Tee hee! New Yorkers are such lushes!

Paul Gulacy’s figure work is uneven, but it’s quite attractive and super-sharp. McGregor’s writing is consistently horrible. “His eyes are battered” er, right “like the cracked amusement ride” yes, those cups look battered, I guess “with the reminders of what they have viewed during the daylight” hang on, were those saucers battered by reminders?

*scratches head*

It’s not just that McGregor’s writing is bad on a word-for-word basis, but that there’s so much of that bad writing. Why does he find it necessary to describe the character above there when it’s so sharply delineated by Gulacy?

“Do you (explicitly) understand?” the blog writer said.

But it’s not all horrible. The storyline is completely nonsensical, but here where I thought he was going to fridge the heroine to provide revenge motivation for our hero (a la Death Wish), instead…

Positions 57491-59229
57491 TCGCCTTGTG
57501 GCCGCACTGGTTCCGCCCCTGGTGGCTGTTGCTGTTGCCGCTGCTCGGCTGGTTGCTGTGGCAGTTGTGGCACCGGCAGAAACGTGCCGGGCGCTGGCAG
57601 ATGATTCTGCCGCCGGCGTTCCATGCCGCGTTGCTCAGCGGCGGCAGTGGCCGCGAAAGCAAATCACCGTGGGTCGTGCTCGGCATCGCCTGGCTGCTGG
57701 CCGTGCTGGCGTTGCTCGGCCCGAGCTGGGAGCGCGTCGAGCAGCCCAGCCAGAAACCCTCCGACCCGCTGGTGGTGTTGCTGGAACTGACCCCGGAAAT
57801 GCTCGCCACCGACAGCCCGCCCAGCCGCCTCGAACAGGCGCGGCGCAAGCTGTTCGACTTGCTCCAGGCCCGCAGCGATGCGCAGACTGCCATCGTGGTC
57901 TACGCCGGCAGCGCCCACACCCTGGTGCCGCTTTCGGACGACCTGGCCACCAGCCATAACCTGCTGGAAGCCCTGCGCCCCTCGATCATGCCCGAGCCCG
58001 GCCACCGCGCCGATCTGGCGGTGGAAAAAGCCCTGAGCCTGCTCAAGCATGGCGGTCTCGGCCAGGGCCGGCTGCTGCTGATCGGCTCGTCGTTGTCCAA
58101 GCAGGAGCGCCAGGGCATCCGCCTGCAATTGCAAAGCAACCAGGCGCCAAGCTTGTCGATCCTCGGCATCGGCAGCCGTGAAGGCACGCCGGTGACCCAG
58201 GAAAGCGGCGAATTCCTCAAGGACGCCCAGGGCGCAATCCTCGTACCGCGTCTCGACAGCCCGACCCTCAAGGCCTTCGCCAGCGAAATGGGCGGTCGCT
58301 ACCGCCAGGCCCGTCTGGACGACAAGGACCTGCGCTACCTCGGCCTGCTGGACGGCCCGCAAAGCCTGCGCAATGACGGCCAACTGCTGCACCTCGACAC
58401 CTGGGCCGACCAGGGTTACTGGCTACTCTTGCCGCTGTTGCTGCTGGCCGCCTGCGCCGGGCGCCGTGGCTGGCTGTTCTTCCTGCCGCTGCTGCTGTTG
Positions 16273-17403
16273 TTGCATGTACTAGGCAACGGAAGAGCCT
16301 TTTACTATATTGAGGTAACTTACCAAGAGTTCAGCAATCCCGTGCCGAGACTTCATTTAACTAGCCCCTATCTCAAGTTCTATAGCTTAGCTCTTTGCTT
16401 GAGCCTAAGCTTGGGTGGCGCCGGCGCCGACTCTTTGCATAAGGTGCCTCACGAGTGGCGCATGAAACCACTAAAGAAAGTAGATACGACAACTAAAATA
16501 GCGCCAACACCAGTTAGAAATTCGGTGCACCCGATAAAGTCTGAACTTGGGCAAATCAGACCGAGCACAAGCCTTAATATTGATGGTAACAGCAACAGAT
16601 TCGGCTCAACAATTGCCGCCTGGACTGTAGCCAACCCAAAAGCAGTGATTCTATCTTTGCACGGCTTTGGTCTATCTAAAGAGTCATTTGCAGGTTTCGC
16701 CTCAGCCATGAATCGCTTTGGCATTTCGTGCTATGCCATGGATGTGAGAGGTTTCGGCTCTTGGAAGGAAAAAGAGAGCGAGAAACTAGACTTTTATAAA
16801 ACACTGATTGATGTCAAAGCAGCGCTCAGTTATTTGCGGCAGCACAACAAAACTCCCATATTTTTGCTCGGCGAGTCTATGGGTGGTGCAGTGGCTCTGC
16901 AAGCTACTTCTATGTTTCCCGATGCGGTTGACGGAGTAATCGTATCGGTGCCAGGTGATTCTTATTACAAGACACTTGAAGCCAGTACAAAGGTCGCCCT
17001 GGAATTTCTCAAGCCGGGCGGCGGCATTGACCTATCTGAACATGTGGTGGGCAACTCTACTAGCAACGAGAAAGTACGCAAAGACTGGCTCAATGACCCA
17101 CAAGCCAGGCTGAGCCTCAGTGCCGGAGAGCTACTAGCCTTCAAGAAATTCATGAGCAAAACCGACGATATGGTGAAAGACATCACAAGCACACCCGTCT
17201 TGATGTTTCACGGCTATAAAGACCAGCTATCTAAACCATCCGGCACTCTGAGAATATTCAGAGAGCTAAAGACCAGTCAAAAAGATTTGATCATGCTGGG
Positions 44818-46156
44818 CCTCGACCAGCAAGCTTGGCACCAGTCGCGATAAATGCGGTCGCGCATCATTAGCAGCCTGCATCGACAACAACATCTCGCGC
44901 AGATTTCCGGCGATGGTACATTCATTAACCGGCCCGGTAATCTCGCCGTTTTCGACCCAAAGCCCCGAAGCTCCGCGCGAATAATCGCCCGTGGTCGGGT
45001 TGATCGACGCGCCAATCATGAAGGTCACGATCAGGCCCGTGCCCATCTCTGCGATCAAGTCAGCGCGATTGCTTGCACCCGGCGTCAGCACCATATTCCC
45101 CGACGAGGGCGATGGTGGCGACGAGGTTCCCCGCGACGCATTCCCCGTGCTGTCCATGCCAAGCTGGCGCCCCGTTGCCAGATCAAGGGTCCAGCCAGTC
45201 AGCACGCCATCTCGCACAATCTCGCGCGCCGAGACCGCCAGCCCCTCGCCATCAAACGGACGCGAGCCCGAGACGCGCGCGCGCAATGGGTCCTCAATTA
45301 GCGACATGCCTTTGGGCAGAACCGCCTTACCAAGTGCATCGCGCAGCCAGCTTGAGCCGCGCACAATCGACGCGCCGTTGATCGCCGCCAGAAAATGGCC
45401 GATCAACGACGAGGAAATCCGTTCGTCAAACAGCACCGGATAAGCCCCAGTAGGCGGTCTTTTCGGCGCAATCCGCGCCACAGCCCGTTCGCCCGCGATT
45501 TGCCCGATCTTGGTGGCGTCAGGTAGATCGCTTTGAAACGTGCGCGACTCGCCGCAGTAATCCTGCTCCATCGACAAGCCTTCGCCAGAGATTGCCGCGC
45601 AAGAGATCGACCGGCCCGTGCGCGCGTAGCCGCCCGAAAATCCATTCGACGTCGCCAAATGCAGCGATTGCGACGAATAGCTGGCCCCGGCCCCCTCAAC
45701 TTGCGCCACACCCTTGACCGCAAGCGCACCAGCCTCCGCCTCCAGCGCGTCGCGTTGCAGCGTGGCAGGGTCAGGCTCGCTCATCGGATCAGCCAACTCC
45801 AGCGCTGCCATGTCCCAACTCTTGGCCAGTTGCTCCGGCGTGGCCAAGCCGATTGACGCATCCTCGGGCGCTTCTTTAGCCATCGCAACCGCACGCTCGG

… she fixes everything herself. Which is refreshing. I’m not sure that really makes up for the pages of “titillating” rape build-up that preceded it, though.

“Life and death reflection seen in reverse”… What a strange thing to write. But then I notice that Sabre’s reflection in that guy’s eye hasn’t been mirror-flipped, so it really is in reverse. I mean, by not being in reverse it’s in reverse.

*scratches head*

The book ends with three pages where McGregor explains that Marvel (without naming them) have editors that are, like, really mean. And he thinks they should stop being so mean (to him). But meanwhile, he published Sabre at Eclipse.

So there you go: The publication Eclipse was founded to publish, and it’s not really a very auspicious publication. Well, not content wise, at least. But it’s nicely printed, and it’s strong on creator’s rights: Eclipse did not claim copyright on any part of the work, which was unusual at the time.

And then, four years later, Sabre continued.

The first two issues reprints the original comic novel, but in colour. And printed on toilet paper. Combined with the reduction in size, everything is very muddled and strained and ugly.

The backup feature by Elaine Lee and Charles Vess fares a bit better. I assume that’s the same Elaine Lee that wrote the wonderful Starstruck series? I wouldn’t quite have guessed by reading this, but I guess that the sense of humour is… there…